/ Dolomites weather

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Roberttaylor - on 07 Jan 2019

I've been to the dolomites twice now as part of longer trips to the alps and I've struggled to get good weather there. According to the stats on cortina gets a similar number of rainy days per month to Chamonix (june-sept). About double what ailefroide gets but that's a diffrdiff discussion.

Has anyone found any area of the dolomites to have be weather than cortina?  Is there some rain shadow I'm unaware of? Any hints appreciated.

I'll be out there this summer, finally getting round to converting a van and spending some serious time in the Alps so I'm making tentative plans now.

beardy mike - on 07 Jan 2019
In reply to Roberttaylor:

The simplest tip is don't go in late July to August. The weather generates thunderstorms like clockwork. It's much safer to go June-mid July and then September with the added benefit of less people as the whole of Italy kicks off work for August and there is a mass exodus to the mountains where the temperatures are cooler. If you want to avoid the crowds, also explore the southern Dolomites which are less crowded than the usual suspects and perhaps even more spectacular and rugged than Cortina and Val Gardena and Alta Badia.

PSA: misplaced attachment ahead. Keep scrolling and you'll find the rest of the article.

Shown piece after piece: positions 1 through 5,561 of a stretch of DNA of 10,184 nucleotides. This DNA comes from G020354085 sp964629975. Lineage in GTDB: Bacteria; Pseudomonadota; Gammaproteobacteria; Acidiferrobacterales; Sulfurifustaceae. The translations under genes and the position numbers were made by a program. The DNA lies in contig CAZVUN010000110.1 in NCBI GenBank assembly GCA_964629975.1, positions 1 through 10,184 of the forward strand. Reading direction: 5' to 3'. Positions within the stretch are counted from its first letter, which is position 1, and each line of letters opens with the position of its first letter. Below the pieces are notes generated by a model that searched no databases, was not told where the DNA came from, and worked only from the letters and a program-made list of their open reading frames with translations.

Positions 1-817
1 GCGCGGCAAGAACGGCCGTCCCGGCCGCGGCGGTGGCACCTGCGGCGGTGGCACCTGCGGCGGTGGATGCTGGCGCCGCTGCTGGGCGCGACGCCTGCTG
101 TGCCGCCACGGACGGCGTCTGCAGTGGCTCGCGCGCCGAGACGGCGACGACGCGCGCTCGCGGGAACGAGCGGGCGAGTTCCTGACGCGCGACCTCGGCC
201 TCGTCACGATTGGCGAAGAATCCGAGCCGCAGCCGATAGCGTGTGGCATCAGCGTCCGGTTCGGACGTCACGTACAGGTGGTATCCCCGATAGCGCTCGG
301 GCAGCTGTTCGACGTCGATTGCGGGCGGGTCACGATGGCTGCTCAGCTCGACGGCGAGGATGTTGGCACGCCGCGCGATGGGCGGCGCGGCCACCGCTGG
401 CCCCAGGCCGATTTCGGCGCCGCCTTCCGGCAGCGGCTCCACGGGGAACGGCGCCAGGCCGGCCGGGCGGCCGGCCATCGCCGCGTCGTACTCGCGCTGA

L Frank R. on 07 Jan 2019
In reply to Roberttaylor:

I am aware that this might not be that much helpful hint regarding your question, but usually, Meteoblue has much better mountains-type weather forecast models then ('s model seems to, among other things, understate the wind speed at elevation a lot, compared to actual readings). Also, their year-long stats for a given location are much more detailed, e.g. here:

Hope you enjoy it there though! September has been pretty nice the few times I have been to Dolomites, but I am no expert...

chris687 - on 07 Jan 2019
In reply to Roberttaylor:

Another vote for September. Also I think the forecasts out there are fairly pessimistic and also quite general whereas the area itself actually has lots of complex little systems moving about in it which are harder to read but tend to be consistent within that valley or whatever.... you know,  until they're not. 

beardy mike - on 08 Jan 2019
In reply to chris687: